MAGUINDANAO, Philippines – They may have chosen to sit out the 2016 national elections as an organization, but the Moro Islamic Liberation Front (MILF) has at least one piece of “general advice” to its members: pick candidates who are willing to help the peace process move forward.
“As far as the MILF is concerned, organizationally we will not participate in the election. We remain as a revolutionary organization; we continue to work outside the system….But then for MILF members…we do not prevent them to vote, to exercise their right to suffrage,” MILF chairman Al-Haj Murad Ebrahim said in a news conference in Camp Darapanan on Thursday, March 31.
“So palaging ‘yung advice namin sa kanila, kung sino ‘yung makakatulong sa peace process. Kung boboto rin kayo, ‘yun na ang iboto ninyo (So our advice to them is that if you’re going to vote anyway, pick a candidate who will be able to help the peace process),” he added.
Murad was asked whether the MILF was backing the ruling party for the 2016 elections, given the visit of administration bet Manuel Roxas II to the MILF camp on Thursday.
During the visit, Roxas met with the MILF Central Committee to talk about the ongoing peace process.
Roxas earlier campaigned in Cotabato City and met with Cotabato Archbishop Orlando Cardinal Quevedo, where he also spoke at length about his own plans for peace in war-torn areas of Mindanao.
Also present during Roxas’ meeting with the top MILF officials was Chief Peace Adviser Teresita Quintos Deles.
Roxas is the second presidential candidate to visit Camp Darapanan, after Davao City Mayor Rodrigo Duterte.
The MILF and the Aquino administration had earlier forged a peace deal that led to the signing of the Framework Agreement and later, the Comprehensive Agreement on the Bangsamoro. The peace process has been stalled, however, after the Bangsamoro Basic Law (BBL) failed to pass the16th Congress.
The implementation of the pact signed with the MILF through the BBL would have been one of the highlights of President Benigno Aquino III’s administration.
In a joint press conference with Roxas, Murad said at least two factors were behind the failure of the BBL to pass Congress: its “timing” close to the 2016 elections and the bloody Mamasapano clash of 2015.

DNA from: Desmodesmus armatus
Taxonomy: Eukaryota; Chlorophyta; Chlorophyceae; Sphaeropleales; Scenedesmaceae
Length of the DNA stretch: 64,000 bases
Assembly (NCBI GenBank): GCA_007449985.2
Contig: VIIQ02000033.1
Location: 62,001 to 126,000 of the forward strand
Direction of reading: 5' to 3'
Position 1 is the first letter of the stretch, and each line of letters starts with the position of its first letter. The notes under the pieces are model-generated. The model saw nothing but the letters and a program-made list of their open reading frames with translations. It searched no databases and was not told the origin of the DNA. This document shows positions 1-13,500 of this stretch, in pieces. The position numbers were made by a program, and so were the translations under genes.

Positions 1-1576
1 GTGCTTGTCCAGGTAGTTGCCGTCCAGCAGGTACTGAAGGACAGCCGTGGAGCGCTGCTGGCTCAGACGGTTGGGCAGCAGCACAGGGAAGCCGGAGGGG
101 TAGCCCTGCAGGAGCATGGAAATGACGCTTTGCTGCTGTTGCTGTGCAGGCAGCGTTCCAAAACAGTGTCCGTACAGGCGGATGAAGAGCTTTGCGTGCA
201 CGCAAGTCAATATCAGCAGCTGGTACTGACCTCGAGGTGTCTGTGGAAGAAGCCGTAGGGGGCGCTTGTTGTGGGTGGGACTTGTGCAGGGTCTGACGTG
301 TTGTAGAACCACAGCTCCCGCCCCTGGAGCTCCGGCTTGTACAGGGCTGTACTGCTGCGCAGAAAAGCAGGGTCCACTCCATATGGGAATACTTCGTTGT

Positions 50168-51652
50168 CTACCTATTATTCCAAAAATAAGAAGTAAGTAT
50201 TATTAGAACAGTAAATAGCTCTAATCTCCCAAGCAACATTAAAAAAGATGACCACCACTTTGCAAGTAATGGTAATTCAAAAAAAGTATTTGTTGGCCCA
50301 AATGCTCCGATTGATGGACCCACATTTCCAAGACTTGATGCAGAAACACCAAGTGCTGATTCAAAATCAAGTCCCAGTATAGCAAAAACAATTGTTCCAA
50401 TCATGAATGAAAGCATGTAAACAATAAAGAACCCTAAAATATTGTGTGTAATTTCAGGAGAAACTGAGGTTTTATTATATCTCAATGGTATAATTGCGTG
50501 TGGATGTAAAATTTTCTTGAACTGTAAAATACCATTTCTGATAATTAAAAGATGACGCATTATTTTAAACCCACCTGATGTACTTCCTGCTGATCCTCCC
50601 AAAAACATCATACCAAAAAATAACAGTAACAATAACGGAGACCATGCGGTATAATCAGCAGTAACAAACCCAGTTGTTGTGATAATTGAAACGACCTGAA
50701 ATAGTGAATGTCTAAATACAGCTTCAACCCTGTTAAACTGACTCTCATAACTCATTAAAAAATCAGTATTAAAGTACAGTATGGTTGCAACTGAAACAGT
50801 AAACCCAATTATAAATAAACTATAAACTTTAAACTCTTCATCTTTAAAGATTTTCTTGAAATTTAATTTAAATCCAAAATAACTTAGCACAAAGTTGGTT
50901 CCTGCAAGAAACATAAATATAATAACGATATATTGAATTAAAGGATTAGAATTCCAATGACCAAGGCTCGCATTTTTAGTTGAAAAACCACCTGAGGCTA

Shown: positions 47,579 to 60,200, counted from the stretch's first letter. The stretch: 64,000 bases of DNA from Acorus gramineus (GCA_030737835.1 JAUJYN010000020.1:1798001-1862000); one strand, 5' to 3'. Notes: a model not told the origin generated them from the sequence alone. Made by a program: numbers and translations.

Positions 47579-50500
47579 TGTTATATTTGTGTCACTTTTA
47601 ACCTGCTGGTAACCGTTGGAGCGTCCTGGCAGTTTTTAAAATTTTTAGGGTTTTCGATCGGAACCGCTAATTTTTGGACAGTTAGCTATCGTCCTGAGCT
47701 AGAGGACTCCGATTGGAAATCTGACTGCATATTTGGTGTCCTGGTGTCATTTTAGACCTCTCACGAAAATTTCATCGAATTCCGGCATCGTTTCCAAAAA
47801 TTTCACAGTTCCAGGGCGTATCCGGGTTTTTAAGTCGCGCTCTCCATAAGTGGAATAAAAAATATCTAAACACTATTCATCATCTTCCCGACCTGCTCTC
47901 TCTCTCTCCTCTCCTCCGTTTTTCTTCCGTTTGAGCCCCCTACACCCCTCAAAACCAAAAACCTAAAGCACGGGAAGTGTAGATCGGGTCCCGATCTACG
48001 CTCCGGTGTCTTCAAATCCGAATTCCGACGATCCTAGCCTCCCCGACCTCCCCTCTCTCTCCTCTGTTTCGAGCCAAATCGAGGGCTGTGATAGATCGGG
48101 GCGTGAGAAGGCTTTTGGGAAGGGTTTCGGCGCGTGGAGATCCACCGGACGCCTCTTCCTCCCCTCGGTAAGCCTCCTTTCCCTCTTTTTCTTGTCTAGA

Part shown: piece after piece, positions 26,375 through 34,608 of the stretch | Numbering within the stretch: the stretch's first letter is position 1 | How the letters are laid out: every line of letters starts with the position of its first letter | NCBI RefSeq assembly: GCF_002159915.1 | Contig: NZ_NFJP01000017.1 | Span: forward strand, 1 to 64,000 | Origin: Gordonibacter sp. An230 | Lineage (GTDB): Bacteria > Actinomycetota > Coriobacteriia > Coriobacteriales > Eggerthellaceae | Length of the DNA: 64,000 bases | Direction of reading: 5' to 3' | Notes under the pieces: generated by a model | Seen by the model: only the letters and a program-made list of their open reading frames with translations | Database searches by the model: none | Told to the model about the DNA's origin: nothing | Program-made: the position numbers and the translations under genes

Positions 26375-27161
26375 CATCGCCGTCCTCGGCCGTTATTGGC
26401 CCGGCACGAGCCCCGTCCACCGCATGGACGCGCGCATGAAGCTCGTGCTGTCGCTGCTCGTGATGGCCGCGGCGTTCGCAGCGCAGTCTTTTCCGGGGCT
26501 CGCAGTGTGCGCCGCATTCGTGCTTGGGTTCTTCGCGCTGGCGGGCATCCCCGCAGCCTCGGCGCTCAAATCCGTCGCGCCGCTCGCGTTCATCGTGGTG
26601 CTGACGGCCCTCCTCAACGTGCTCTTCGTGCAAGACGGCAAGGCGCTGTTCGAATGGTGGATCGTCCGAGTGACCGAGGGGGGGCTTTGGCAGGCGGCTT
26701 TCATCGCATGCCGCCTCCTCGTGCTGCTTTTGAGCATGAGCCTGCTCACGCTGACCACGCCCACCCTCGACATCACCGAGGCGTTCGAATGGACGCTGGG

Members of the Special Action Force (SAF) clashed with fighters from the MILF, the breakaway Bangsamoro Islamic Freedom Fighters (BIFF), and private armed groups in Mamasapano, Maguindanao, in January 2015. More than 60 Filipinos died in the clash, including 44 elite cops, and at least 17 MILF fighters and 3 civilians.
In the aftermath of the incident, public opinion turned against the BBL as politicians started doubting the MILF and the peace process, in general.
Does he think the BBL stand a better chance under a Roxas presidency? Murad said: “We are optimistic na mas malaki ang tsansa (that the chances are higher) because there would be a right atmosphere to really analyze at titignan kung ano (analyze and see) objectively ang impact at saka ang kabutihan ng (the impact and advantages of) BBL.”
Mindanao peace, national agenda
Roxas has vowed to push for the passage of a BBL should he win.
“The BBL, as in all other documents are always subject to revision, amendment, simply because of the legislative process. So I think one of the most important things na kailangang mangyari bago natin isulong muli ang panukalang batas, ang isang bill, ay aralin natin kung ano ang mga reklamo, ano yung mga pananaw (that needs to be done before we can push for this bill is to look into what the qualms are, the different views),” said Roxas.
Earlier, while speaking to Quevedo and members of the Friends of Peace – an organization composed of the religious, civil society organizations, and the academe – Roxas emphasized the need to consult different stakeholders on a future BBL.
The administration standard-bearer, whom Murad said was part of the peace process, said peace in Mindanao should be the concern of all Filipinos. Quoting Murad, Roxas noted that peace talks “are not part of the national agenda.”
“Napakaraming bahagi ng ating lipunan ay more or less dedma dito sa bagay na ito. When in fact, itong kapayapaan sa Mindanao really affects the entire nation. At isa yan sa mga napagusapan namin… kung paaano na maging kabahagi ito ng national agenda,” he said.
(May members of our society ignore the peace process. When in fact, peace in Mindanao really affects the entire nation. And that’s one of the things we talked about, how to make it part of the national agenda.) – Rappler.com